How Trump U Suckered Its Victims
On the same day we learned Donald Trump misled the public about what he claimed was a $6 million donation to veterans’ charities, we learned that Trump University tried to scam single mothers out of their savings while urging other prospective students to finance their faux education with credit cards.
On Tuesday, almost 400 pages of internal Trump University documents were made public, revealing the “playbooks” Trump employees used to guide their sales pitches for seminars and mentorships that could run upward of $35,000.
The language employed by Trump University’s sales team is similar to that of multilevel marketing scams like AdvoCare and Amway, and even certain cults.
As in those types of institutions, Trump protégés could rise through the ranks—for a steep cost—and saying “no” to an offer was viewed as a starting point to briskly move past, not a conclusion.
The ethos was summed up in the playbooks’ introduction: “An attendee’s problem represents a golden opportunity.”
The draw, for Trump fans, was the free Profit From Real Estate orientation, which ran 90 minutes and was advertised in newspapers, online, and via direct mail.
But the purpose of the orientation was just to get warm bodies in the door and “set the hook,” as the Trump playbooks explicitly say.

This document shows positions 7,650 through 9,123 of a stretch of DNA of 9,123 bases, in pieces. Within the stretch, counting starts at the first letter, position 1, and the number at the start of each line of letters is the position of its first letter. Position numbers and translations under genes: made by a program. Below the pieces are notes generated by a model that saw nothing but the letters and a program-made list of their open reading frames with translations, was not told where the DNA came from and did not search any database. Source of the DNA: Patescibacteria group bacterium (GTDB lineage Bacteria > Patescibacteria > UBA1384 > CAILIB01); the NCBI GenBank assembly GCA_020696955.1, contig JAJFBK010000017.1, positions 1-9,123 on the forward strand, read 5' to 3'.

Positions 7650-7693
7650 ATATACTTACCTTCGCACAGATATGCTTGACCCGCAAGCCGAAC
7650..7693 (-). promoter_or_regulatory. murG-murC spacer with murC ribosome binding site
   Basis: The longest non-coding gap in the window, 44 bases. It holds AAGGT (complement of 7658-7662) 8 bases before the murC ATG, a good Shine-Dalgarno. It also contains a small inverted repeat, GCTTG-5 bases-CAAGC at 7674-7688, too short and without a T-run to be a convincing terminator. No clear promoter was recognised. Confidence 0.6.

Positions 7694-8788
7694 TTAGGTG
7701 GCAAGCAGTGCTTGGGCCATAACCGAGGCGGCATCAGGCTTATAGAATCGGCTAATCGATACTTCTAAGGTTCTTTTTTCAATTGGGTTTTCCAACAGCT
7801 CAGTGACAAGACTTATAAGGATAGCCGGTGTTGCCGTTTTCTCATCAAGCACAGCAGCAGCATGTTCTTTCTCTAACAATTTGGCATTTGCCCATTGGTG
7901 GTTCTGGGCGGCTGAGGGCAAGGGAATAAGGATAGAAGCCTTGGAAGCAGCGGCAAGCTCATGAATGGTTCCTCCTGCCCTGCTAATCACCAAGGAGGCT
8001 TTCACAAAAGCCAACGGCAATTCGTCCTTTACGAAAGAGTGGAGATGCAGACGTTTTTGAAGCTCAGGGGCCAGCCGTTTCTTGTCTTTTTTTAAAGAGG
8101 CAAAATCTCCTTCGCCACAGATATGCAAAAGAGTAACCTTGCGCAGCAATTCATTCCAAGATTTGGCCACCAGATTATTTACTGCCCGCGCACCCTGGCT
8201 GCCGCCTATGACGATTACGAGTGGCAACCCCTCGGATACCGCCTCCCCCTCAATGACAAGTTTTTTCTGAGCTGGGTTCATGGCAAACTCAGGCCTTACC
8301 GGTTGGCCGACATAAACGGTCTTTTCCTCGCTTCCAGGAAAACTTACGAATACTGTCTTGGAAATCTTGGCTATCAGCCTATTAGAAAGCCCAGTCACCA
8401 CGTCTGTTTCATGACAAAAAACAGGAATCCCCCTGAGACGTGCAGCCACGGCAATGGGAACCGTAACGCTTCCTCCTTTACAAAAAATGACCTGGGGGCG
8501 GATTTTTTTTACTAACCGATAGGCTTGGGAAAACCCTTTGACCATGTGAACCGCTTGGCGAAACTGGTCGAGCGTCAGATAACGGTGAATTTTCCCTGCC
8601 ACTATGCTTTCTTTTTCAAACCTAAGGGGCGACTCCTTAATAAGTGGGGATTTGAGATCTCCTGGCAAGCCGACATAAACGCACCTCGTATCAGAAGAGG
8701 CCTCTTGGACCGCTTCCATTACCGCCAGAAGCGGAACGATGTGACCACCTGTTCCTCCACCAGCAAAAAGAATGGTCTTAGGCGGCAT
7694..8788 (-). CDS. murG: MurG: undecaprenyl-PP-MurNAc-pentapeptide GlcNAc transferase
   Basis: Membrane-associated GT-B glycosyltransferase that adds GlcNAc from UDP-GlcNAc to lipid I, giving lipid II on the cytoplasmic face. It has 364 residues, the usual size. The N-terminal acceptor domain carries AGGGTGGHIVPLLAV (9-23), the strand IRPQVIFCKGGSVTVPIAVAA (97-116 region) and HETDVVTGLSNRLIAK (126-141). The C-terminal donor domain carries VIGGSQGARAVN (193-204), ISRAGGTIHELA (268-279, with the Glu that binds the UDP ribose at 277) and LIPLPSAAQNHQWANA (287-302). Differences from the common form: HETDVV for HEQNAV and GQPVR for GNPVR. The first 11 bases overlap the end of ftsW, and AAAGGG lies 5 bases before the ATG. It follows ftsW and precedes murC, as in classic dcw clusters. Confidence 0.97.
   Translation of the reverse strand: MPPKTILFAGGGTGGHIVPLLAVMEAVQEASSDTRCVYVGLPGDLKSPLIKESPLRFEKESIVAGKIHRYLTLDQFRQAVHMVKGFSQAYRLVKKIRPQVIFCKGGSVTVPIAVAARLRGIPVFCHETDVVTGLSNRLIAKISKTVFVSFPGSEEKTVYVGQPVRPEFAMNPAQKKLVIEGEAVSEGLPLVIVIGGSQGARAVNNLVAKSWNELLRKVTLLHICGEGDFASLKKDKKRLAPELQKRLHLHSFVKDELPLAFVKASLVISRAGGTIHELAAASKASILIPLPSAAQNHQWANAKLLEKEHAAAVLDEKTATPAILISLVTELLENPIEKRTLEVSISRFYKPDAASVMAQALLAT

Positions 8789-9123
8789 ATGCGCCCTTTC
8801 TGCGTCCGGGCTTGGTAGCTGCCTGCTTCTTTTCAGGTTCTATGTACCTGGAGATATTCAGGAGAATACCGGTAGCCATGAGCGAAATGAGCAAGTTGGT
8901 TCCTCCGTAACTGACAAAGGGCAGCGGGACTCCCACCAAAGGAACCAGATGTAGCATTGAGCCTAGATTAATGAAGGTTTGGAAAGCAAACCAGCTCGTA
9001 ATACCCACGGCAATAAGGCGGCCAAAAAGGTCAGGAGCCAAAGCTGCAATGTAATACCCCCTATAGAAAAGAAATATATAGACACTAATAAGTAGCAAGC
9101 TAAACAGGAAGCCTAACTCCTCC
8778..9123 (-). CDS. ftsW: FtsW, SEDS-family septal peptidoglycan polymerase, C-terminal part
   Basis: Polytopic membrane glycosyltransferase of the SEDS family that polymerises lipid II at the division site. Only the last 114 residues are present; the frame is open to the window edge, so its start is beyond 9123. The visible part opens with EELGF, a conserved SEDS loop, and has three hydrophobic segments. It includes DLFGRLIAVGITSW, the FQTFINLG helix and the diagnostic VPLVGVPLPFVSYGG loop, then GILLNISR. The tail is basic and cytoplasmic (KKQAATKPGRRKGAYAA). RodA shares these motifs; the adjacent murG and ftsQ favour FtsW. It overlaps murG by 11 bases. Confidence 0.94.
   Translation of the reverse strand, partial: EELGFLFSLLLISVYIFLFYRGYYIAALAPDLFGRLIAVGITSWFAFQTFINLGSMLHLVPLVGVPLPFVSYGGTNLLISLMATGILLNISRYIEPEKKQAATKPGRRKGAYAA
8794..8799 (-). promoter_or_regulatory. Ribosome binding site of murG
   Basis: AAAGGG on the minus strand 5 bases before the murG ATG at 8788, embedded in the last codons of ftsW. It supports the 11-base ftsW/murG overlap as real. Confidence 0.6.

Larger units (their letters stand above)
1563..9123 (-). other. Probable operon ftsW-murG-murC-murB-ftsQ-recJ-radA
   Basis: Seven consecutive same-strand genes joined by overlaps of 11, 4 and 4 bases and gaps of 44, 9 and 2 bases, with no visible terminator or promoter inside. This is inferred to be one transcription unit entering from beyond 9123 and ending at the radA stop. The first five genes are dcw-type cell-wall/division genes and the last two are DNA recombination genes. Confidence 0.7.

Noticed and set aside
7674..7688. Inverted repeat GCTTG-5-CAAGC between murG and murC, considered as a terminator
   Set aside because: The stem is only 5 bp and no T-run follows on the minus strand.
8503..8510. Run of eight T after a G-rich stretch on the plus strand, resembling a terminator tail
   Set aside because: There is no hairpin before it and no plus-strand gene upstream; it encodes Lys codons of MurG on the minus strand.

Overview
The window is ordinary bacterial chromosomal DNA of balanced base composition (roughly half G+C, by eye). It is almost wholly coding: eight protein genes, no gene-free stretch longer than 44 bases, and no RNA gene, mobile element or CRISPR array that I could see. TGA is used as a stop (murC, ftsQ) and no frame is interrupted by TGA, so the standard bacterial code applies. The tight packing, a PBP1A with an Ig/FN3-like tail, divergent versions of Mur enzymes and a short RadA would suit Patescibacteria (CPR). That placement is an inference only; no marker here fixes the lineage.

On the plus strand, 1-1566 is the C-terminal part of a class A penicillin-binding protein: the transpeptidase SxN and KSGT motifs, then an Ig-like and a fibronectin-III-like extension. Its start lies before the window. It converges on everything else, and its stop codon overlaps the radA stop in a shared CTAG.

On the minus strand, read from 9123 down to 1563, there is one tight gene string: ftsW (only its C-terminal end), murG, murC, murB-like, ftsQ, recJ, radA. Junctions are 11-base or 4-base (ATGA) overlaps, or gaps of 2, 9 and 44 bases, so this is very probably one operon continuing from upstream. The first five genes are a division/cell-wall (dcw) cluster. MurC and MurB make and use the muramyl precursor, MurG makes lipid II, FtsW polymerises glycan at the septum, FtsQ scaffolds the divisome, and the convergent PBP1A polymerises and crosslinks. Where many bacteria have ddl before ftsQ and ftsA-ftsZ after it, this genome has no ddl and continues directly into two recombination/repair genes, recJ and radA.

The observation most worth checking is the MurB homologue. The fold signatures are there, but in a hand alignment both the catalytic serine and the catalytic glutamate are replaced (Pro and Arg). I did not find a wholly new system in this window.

Salespeople were instructed to use “the most persuasive words in the English language according to a study by the Psychology Department of Yale University”: You, New, Money, Easy, Discovery, Free, Results, Health, Save, Proven, Guarantee, and Love.
And the most persuasive phrases, to “plant seeds in a student’s mind”: You’re on the right track; this is a great first step; this is just the beginning of your real-estate journey; you have been so close to living an amazing life so many times in your life, but always come up just a little short, let us make sure that never happens again; and so on.
Salespeople were told to speak to attendees in a manner designed to have a “powerful subconscious effect” on their thinking: “Take every opportunity to emphasize that they need to learn the Trump way for continued and growing success!”
“Remember,” the playbooks said, “that we need to stay on ‘offense.’”
The goal was to make the attendees bite, and pony up for the pricey packages that promised to turn humble Average Joes into gaudy real-estate tycoons: the Trump Bronze Elite ($9,995), Trump Silver Elite ($19,495), or, best of all, Trump Gold Elite ($34,995).
Would-be students were asked to list their liquid assets, which helped the Trump sales team determine if they could be “buyers.”
Salespeople were instructed to “collect personalized information” about the potential students. As an example, the playbooks said, “are they a single parent of three children that may need money for food?”
According to the playbooks, “money is never a reason for not enrolling in Trump University; if they really believe in you and your product, they will find the money. You are not doing any favor by letting someone use lack of money as an excuse.”
Trump University was founded on May 23, 2005, the year after the debut of NBC’s The Apprentice—a runaway hit in the heyday of reality TV that averaged 28 million viewers per episode.
A for-profit institution, Trump University initially sold virtual lectures and courses on entrepreneurship, real estate, and marketing on CD-ROM for $300 each.